Prison violence up by almost two thirds in a decade

By staff writers
August 2, 2010

Official statistics obtained by the Howard League for Penal Reform and released on 28 July, reveal that recorded assault incidents in prison have risen by 61 per cent between 2000 and 2009. This shocking rise in violence cannot simply be attributed to the ever increasing rise in prison numbers, as the average prison population increased by 29 per cent during the same period.

In 2009 there was a total of 15,180 acts of violence in English and Welsh prisons - more than 40 a day. Serious incidents of violence have increased by 66 per cent.

Staff at Hindley young offenders institution, the largest child prison in Europe, are particularly affected with assaults on staff up by an astonishing 967 per cent, and Feltham staff are being assaulted at an increased rate of 288 per cent.

Between 2000 and 2009, there were the following notable rises in specific acts of prison violence:

• Assaults with a weapon up 44 per cent.
• Assaults requiring hospital treatment up 61 per cent.
• Fractures and broken bones/teeth up by 27 per cent from 139 to 204 incidents.
• Non-white victims of assault up by 138 per cent.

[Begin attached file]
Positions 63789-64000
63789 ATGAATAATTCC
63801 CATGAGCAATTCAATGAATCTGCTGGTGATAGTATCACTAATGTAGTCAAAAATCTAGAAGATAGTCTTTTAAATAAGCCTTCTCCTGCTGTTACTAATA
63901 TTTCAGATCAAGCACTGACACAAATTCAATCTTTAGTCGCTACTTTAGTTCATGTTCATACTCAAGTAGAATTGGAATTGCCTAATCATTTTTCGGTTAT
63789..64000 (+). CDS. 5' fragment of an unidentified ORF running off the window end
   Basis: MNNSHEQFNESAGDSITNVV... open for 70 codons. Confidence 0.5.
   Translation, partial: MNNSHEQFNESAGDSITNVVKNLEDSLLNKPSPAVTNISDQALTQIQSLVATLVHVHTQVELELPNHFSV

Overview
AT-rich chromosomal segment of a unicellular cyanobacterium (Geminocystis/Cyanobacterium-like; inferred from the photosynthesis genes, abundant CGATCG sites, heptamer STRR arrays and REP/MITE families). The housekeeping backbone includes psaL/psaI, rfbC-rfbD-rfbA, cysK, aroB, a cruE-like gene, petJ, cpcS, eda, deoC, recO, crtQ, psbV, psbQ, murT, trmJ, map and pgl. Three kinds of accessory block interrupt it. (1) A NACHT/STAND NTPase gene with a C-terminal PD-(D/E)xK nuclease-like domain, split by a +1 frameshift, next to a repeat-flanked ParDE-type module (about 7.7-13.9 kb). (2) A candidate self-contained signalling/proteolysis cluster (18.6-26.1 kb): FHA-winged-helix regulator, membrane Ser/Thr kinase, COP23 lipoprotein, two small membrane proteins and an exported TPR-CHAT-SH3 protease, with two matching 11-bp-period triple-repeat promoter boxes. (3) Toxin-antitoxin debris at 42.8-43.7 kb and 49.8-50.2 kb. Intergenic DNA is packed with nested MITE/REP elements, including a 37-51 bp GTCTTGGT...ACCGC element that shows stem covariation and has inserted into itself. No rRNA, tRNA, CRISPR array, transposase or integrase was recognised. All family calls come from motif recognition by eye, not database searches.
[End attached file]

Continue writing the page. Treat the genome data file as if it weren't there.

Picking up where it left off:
• Foreign nationals are now 197 per cent more likely to be a victim of assault.
• 41 per cent increase in prisoner on officer assaults in male prisons.
• 59 per cent increase in serious prisoner on officer assaults in male and female prisons.

There were no recorded assault incidences involving excreta/urine between 2000 and 2006, but within two years assaults of this kind increased from zero to 253 in 2009.

The Director of the Howard League for Penal Reform, Frances Crook, said today: “This shocking rise in violence is far above what might be expected as we lock up ever increasing numbers of men, women and children whose mental health problems and addictions will never be properly treated within our flooded and failing jails. As these are recorded statistics, it is likely to be just the tip of the iceberg with real levels of assaults much higher than the prison service is admitting.

"Overcrowded, squalid prison conditions lead to rioting, violence and chaos, which is dangerous for prisoners, staff and local communities. Often people leave prison more damaged and dangerous than when they first went in having spent time in our colleges of crime."

She continued, “This is why it is time for the government to look at wholesale reform of the penal system. As the Justice Secretary has stated, we should be spending more of taxpayers' money on programmes that work in reducing offending and making society safer, rather than expanding further what is already a violent, failing prison system."

In 2009, there were 15,180 assault incidents in the prison estate that resulted in a prisoner being hospitalised but in the same year the prison service only launched 1,638 serious incident investigations.


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